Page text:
Judie Brown
End the killing in Big Sky country
By Judie Brown
January 8, 2010

When I first heard of the Montana Supreme Court's Baxter v. Montana decision, I was somewhat comforted to read Alex Schadenberg's statement http://www.earnedmedia.org/epc1231.htm that the decision had actually rejected the pro-death Compassion & Choices (formerly the Hemlock Society) http://www.compassionandchoices.org/ organization's claim that a "right" to "aid in dying" is consistent with the state's constitution. But Schadenberg was also quick to point out that the decision

    ignores the practical realities of ensuring patient safety from over-eager heirs, new "best friends" and others who might benefit from the patient's death. For example, physicians who malpractice and who want to hide their mistakes can now say: "It was what the patient wanted." The evidence against the physician dies with the patient. If the patient has no family or other advocate, who will know?

    A bright spot in the decision is that it does not give physicians the "right" to prescribe a lethal dose, but only suggests that circumstances may exist to give them a defense to prosecution for homicide.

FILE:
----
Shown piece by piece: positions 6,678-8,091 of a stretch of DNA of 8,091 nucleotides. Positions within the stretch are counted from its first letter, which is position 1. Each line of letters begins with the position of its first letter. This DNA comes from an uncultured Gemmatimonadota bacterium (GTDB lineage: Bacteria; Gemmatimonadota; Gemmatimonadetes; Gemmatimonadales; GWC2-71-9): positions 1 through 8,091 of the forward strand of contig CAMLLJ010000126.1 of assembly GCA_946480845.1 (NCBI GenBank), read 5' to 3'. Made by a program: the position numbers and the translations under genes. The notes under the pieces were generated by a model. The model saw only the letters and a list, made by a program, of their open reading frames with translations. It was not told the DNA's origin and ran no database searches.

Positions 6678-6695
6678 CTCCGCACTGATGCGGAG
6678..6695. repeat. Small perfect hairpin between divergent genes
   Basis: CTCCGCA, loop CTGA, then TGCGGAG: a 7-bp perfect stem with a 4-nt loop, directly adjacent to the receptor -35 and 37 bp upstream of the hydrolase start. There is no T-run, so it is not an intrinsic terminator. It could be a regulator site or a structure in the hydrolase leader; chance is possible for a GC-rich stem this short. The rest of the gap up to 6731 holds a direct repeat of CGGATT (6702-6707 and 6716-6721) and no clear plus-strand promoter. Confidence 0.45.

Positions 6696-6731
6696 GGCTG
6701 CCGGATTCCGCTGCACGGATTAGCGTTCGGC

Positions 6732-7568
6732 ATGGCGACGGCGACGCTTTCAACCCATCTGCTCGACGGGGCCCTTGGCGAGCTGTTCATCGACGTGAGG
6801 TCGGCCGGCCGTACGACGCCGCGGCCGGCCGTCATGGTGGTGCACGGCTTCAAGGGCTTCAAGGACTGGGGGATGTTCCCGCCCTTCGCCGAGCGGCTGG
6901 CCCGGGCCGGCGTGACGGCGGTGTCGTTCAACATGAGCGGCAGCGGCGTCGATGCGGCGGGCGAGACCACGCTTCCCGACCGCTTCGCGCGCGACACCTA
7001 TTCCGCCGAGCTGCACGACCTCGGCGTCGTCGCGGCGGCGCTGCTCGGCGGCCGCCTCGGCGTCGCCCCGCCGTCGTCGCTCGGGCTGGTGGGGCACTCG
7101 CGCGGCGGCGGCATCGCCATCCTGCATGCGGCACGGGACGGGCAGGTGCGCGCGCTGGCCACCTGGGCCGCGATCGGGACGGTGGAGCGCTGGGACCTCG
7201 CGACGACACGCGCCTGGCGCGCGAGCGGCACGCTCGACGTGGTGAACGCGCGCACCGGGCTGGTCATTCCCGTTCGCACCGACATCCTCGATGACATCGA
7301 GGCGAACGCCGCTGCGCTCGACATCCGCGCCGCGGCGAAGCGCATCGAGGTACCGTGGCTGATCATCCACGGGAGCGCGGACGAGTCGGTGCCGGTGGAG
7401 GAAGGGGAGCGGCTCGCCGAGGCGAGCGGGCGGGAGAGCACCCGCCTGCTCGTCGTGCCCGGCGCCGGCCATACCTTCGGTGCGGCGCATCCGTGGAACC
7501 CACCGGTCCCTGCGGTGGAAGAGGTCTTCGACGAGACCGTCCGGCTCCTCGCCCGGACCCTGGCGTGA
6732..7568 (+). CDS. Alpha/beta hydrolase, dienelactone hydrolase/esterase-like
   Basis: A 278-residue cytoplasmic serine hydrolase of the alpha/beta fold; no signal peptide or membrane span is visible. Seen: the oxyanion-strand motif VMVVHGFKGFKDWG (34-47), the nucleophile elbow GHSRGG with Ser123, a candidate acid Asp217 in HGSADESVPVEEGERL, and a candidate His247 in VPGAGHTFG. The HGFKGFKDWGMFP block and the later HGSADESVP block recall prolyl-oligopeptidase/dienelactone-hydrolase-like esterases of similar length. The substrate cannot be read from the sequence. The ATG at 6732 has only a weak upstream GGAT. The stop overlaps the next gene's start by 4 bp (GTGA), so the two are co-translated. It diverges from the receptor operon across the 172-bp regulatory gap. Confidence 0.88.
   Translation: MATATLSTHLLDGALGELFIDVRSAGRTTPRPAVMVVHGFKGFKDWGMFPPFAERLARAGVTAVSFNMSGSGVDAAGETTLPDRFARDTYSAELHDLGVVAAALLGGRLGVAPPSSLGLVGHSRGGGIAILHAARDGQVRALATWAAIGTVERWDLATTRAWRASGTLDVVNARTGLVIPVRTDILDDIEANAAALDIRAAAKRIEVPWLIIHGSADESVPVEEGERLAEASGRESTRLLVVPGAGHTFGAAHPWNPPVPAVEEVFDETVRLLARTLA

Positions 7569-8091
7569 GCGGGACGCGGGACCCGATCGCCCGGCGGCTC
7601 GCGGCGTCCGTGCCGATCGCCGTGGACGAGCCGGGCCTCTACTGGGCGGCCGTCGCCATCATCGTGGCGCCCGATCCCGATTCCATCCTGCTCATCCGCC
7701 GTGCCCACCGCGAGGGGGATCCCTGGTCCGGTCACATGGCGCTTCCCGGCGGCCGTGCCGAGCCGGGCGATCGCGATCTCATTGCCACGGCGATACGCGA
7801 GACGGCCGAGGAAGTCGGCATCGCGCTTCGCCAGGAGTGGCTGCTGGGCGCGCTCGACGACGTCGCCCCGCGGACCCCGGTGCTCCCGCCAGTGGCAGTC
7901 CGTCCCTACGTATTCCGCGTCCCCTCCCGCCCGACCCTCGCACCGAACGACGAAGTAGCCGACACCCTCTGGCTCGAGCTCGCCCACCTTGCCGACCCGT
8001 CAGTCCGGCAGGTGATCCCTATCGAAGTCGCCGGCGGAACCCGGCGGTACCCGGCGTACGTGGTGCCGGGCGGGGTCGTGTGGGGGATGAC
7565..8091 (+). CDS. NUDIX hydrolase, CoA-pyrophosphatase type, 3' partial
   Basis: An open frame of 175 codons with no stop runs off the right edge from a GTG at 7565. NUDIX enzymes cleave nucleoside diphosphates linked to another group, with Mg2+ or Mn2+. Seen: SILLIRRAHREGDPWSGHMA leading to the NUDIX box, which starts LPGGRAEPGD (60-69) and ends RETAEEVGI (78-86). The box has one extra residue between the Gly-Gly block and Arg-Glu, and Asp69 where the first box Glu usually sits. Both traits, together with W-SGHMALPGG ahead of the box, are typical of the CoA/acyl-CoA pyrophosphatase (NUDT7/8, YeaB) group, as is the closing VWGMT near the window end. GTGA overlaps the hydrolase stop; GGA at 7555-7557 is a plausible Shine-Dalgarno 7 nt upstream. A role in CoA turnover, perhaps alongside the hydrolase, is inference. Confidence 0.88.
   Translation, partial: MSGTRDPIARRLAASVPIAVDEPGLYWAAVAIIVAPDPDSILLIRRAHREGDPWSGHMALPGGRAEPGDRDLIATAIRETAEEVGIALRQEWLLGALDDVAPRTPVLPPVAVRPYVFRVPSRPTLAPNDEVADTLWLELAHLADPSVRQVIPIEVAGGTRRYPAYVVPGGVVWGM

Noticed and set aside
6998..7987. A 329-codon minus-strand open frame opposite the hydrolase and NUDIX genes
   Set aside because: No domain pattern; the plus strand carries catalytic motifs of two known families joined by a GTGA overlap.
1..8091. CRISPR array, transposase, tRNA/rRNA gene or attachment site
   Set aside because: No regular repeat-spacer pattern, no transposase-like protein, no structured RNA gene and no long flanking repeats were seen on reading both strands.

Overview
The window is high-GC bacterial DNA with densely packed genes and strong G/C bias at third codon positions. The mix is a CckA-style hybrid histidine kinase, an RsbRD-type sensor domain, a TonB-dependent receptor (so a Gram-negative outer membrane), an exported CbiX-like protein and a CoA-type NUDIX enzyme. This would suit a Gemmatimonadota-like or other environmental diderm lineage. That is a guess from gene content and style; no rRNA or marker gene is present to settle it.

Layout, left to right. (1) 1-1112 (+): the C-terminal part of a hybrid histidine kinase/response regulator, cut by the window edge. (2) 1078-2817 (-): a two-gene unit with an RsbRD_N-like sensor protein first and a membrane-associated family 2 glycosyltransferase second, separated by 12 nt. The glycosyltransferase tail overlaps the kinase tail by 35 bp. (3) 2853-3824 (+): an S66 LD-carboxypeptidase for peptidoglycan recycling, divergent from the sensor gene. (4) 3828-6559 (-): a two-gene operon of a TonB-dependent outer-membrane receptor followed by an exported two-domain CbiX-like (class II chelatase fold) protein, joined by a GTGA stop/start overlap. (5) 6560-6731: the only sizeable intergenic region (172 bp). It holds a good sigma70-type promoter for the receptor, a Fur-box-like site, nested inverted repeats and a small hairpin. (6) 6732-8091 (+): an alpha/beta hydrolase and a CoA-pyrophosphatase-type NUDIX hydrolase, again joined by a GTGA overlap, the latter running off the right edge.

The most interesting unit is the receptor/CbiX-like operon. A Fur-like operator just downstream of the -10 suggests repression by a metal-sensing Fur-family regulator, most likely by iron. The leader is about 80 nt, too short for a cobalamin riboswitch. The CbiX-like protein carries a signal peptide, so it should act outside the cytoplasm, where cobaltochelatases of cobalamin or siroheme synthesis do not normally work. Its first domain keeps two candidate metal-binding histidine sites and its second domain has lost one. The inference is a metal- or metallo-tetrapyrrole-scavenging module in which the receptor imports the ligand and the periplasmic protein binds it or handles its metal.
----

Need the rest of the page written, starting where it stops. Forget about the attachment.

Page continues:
As is always the case with such decisions, we have to look at the pro-death movement's history to see what effect Baxter could have if state lawmakers refuse to act. It was over a decade ago that the U.S. Supreme Court ruled unanimously, in Vacco v. Quill, http://www.law.cornell.edu/supct/html/95-1858.ZO.html that there is no constitutional right to assisted suicide. But in the Montana Supreme Court decision, the majority of justices apparently rephrased the question and concluded that assisted suicide does not violate Montana state law. Remember that this case started when only one judge in one case ruled for the terminally ill man and the Compassion & Choices http://www.all.org/newsroom_judieblog.php?id=2493 supporters who brought that case. No vote, no legislation.

The entire ruling is available online, but the following excerpt (pp. 24–25) actually says all one needs to know: http://www.internationaltaskforce.org/Montana_Opinion_12_31_09.pdf